Lewis & Clark’s Prescription for COVID-19
What Does Teaching Look Like in a Pandemic?
More COVID-related stories
In the pandemic era at Lewis & Clark, students experience classroom learning in new and varied ways. Some students sit in classes fully masked and six feet apart while the rest of the class logs in via Zoom, a popular video conferencing platform. In some cases, classes meet outdoors in tents for workshops or organize near campus for fieldwork. Other courses are completely remote: professors fill their homes with whiteboards, and students connect online from their bedrooms.
A year into the pandemic, L&C looks much different than it did in the spring of 2020, when all classes were suddenly forced online amid rising COVID-19 cases nationwide. Like institutions across the nation, L&C faced a dilemma for fall semester: should the college strive to offer in-person courses to preserve the college experience or stick to the remote learning model?
Ultimately, Lewis & Clark decided it could do both: offer in-person and remote options in the fall, while keeping COVID case numbers low. L&C is a small school with a tight-knit community, so while larger institutions might struggle to contain the virus, it seemed possible to bring students back to Palatine Hill.
“What we do best is in-person teaching, and there is something important about trying to have an in-person experience for those students who can do it,” says Dean of the College Bruce Suttmeier.
During the fall and spring of the 2020–21 academic year, about one-third of classes have been held entirely online, and a small percentage of classes—like sculpture or weight training—are required to be held in person.
Over two-thirds of classes have been converted to a hybrid model, in which some students are taking the class in-person while others are strictly remote. “You have to teach your class in person as you normally would, with the additional constraints of distancing and masks, but then you also need to make your class available to whatever students are going to be online that day,” explains Molly Robinson, associate professor of French and director of the college’s Teaching Excellence Program (TEP).
Faculty were encouraged to create in-person offerings, and those who had to teach remotely for medical or personal reasons were encouraged to find creative ways to build class community online. All students were given the choice to continue remote learning or come to campus in the fall, and the majority chose the latter. The Division of Student Life readied the dorms and made COVID testing widespread and accessible, while faculty-led groups convened to work out the kinks of in-person learning throughout late spring and summer.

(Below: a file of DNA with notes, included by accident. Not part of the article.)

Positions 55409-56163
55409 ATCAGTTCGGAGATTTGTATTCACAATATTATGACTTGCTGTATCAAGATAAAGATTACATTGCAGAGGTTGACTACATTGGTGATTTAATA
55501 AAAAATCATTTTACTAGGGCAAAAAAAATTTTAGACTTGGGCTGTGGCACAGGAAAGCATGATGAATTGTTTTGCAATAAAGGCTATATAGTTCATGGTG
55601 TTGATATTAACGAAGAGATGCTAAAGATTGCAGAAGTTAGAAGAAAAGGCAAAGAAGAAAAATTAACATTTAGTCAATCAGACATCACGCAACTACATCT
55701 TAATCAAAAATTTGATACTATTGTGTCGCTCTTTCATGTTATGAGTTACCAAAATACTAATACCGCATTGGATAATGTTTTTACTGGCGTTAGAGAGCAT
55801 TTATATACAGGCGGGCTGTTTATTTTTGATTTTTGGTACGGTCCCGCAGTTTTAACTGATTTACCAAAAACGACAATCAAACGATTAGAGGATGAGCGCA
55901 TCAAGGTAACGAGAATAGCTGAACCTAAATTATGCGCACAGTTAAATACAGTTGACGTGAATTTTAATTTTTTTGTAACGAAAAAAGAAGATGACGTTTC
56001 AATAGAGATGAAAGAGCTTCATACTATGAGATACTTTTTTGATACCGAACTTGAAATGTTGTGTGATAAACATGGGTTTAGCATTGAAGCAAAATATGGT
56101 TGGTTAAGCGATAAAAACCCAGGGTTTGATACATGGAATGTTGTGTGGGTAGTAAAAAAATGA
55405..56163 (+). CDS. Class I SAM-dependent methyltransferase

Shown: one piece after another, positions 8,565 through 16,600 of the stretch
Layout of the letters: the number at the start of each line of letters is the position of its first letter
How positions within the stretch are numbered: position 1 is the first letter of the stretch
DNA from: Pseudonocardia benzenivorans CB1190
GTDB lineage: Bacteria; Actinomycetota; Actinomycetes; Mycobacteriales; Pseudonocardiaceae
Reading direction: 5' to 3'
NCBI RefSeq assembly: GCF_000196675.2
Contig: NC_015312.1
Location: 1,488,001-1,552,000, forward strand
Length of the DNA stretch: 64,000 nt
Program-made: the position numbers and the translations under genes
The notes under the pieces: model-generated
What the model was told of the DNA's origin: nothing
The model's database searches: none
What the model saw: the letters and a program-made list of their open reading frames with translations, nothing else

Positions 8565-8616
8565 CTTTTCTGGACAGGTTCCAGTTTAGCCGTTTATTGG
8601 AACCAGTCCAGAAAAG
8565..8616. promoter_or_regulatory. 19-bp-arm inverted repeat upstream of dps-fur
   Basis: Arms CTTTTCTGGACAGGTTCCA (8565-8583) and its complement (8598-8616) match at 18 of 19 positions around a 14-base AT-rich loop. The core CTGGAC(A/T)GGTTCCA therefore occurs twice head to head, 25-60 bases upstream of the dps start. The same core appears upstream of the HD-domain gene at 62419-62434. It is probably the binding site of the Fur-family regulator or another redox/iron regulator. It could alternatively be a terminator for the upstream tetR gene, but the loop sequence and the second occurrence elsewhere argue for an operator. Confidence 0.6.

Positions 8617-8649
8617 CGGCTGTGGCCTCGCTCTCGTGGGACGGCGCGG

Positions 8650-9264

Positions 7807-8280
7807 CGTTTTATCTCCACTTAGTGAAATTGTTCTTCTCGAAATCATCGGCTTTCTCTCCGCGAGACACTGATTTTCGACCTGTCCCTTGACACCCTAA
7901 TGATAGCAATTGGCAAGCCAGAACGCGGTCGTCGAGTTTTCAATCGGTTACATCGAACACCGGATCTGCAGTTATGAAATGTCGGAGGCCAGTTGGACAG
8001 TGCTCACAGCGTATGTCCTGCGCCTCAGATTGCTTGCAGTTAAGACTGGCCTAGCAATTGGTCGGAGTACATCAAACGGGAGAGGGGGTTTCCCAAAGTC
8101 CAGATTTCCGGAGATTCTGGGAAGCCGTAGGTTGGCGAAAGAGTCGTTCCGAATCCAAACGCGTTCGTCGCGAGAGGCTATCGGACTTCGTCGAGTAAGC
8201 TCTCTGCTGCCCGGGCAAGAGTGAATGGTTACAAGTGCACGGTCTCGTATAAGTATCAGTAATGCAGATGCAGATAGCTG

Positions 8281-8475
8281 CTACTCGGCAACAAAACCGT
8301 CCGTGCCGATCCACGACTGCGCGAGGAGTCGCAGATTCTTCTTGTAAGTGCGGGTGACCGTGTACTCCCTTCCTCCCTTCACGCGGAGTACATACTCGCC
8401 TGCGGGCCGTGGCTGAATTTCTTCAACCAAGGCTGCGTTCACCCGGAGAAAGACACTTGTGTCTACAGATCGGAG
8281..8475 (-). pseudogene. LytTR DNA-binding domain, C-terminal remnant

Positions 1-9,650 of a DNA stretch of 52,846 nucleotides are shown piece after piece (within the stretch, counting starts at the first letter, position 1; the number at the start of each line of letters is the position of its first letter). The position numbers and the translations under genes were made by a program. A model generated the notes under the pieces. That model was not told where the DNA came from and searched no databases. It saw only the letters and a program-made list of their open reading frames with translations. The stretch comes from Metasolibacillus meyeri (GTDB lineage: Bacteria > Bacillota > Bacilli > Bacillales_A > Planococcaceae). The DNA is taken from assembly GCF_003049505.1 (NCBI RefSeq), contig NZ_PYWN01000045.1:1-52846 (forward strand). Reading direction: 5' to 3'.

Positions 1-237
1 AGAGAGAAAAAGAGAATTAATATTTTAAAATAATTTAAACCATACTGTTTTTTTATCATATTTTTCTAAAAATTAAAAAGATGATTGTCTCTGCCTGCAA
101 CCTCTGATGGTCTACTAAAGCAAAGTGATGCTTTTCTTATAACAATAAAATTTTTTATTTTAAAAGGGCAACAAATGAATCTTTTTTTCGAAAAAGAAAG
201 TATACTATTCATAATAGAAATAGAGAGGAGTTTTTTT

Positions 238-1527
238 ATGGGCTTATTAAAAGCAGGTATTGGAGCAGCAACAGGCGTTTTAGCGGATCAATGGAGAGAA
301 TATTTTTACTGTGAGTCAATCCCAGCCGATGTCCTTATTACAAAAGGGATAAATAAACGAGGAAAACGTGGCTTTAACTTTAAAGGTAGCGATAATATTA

One of these faculty groups, Fall Academic and Learning Logistics (FALL), did all the “boring logistical stuff,” according to Associate Professor of Mathematics Paul Allen, who led the group. The team helped keep the college’s on-campus COVID-19 cases in the single digits in the fall by implementing state guidelines on how many students could be in each classroom (typically less than 50 percent of normal capacity) and fine-tuning class schedules to avoid congestion in hallways and other common areas, among other things. FALL also decided ahead of time that classes would be online at the beginning of the fall semester and after Thanksgiving to reduce transmission. (The only other time all classes had to go online was when air quality deteriorated with the Pacific Northwest’s wildfires in September.)
Meanwhile, another faculty group, Adaptive Teaching for the Liberal Arts (ATLA), focused on how to actually adapt classes to the hybrid format. How do you teach a hands-on lab, a discussion-based class, or a performance-centered course? ATLA strove to provide faculty with online resources, offering workshops that gave general guidelines for adaptive teaching as well as workshops that were more targeted to specific disciplines.
Robinson, who led both ATLA and TEP (the Teaching Excellence Program), continued TEP Zoom hours throughout the semester for faculty to share experiences. But in the end, each professor had complete autonomy, and every course looked a little different.
“We realized early on that our best asset was the creativity of our professors,” says Robinson. “Some of us had to adapt moderately, and some had to adapt in huge ways.”
Permission to Explore
When it came to hybrid learning, professors may have had to reinvent the wheel entirely. But this wasn’t always a bad thing.
“The pandemic has given us permission to try things that we may have been more reluctant to do in the before times,” explains Anne Bentley, associate professor and chair of chemistry.
Bentley, for instance, worked with another chemistry professor, Louis Kuo, to team teach one of L&C’s largest classes: general chemistry. As with many classes, students were divided into “cohorts,” which would alternate physically coming to class and meeting on Zoom.